hypoxia, fish, nutrients, bacteria, cyanobacteria, internal loading
The occurrence of bottom-water hypoxia is increasing in bodies of water around the world. Hypoxia is of concern due to the way it negatively impacts lakes and estuaries at the whole ecosystem level. During 2015, we examined the influence of hypoxia on the Muskegon Lake ecosystem by collecting surface- and bottom-water nutrient samples, bacterial abundance counts, benthic fish community information, and performing profiles of chlorophyll and phycocyanin as proxies for phytoplankton and cyanobacterial growth, respectively. Several significant changes occurred in the bottom waters of the Muskegon Lake ecosystem as a result of hypoxia. Lake-wide concentrations of soluble reactive phosphorus (SRP) and total phosphorus increased with decreasing dissolved oxygen (DO). Bacterial abundance was significantly lower when DO was less than 2.2 mg L-1. Whereas there were no drastic changes in surface chlorophyll a concentration through the season, phycocyanin increased threefold during and following a series of major wind-mixing events. Phycocyanin remained elevated for over 1.5 months despite several strong wind events, suggesting that high SRP concentrations in the bottom waters may have mixed into the surface waters, sustaining the bloom. The fish assemblage in the hypolimnion also changed in association with hypoxia. Overall fish abundance, number of species, and maximum length all decreased in catch as a function of bottom DO concentrations. The link between hypoxia and wind events appears to serve as a positive feedback loop by continuing internal loading and cyanobacterial blooms in the lake, while simultaneously eroding habitat quality for benthic fish.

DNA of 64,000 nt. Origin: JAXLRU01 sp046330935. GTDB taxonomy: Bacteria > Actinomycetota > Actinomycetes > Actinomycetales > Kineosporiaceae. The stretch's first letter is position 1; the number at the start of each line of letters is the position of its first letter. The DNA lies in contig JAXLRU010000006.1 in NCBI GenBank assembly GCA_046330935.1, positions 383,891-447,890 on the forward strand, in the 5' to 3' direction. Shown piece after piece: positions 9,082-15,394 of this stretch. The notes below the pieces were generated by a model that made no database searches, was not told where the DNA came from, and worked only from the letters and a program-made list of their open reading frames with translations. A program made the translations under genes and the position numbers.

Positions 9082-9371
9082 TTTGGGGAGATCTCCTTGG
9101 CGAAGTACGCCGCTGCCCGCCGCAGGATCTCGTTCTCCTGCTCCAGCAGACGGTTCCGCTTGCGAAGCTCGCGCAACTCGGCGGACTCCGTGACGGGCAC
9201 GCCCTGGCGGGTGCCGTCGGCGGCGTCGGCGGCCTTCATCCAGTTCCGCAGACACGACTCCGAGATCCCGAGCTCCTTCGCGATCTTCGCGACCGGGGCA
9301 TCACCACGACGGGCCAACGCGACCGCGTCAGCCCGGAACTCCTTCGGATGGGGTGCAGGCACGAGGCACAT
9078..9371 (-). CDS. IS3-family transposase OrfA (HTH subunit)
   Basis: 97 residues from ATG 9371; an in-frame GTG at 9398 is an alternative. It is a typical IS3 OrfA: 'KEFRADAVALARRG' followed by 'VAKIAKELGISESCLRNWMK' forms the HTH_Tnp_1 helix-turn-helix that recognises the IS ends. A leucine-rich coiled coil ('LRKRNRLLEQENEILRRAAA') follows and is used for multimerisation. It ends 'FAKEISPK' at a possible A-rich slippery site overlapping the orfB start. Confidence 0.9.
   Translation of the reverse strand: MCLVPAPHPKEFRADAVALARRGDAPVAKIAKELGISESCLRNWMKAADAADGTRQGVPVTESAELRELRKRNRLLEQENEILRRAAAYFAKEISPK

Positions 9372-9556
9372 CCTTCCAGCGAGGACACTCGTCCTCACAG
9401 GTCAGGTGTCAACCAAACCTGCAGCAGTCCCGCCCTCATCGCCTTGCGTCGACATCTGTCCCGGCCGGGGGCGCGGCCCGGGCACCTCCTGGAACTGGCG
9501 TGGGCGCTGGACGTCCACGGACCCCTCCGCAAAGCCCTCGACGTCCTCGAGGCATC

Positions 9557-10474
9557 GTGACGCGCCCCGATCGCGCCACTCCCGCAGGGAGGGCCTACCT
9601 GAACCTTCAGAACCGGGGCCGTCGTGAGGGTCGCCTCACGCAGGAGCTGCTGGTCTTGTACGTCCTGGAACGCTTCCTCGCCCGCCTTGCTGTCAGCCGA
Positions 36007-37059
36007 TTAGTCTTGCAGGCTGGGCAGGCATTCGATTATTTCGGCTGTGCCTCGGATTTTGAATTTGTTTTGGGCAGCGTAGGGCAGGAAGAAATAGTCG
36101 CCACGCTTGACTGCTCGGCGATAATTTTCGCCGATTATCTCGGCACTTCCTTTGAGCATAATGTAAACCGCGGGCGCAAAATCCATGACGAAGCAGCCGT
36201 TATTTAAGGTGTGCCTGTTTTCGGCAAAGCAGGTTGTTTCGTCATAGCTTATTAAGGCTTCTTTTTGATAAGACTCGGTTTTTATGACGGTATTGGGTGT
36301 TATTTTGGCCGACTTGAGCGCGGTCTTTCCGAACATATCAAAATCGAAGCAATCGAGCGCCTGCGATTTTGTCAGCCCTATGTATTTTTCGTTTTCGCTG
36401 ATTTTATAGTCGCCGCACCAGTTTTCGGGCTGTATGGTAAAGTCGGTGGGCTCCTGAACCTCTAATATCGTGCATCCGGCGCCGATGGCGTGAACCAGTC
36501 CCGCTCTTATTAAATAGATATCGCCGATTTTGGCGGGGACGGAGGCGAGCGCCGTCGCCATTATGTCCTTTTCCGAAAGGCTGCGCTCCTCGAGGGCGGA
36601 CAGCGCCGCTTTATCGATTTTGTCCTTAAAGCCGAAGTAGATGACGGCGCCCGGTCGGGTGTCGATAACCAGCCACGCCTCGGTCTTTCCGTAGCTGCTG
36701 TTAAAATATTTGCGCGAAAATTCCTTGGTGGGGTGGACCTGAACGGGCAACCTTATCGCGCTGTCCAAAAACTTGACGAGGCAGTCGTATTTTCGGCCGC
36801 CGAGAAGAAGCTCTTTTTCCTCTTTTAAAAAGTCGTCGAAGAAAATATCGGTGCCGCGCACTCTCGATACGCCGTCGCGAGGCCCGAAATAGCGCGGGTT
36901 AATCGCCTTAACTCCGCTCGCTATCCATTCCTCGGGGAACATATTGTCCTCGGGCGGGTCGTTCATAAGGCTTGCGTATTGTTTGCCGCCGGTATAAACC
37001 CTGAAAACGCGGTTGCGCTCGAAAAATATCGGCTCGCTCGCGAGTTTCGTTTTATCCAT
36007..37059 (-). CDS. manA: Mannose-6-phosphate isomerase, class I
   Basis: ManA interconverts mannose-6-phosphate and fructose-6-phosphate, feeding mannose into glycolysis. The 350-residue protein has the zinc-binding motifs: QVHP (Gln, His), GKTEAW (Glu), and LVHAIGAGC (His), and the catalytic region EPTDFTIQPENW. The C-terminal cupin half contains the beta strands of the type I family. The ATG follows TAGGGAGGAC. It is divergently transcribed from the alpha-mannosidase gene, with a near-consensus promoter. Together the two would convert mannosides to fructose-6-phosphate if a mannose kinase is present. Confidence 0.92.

Weinke, A. D., & Biddanda, B. A. (2017). From bacteria to fish: Ecological consequences of seasonal hypoxia in a Great Lakes estuary. Ecosystems, 1–17. https://doi.org/10.1007/s10021-017-0160-x
Weinke, Anthony and Biddanda, Bopaiah, "From Bacteria to Fish: Ecological Consequences of Seasonal Hypoxia in a Great Lakes Estuary" (2017). Funded Articles. 75.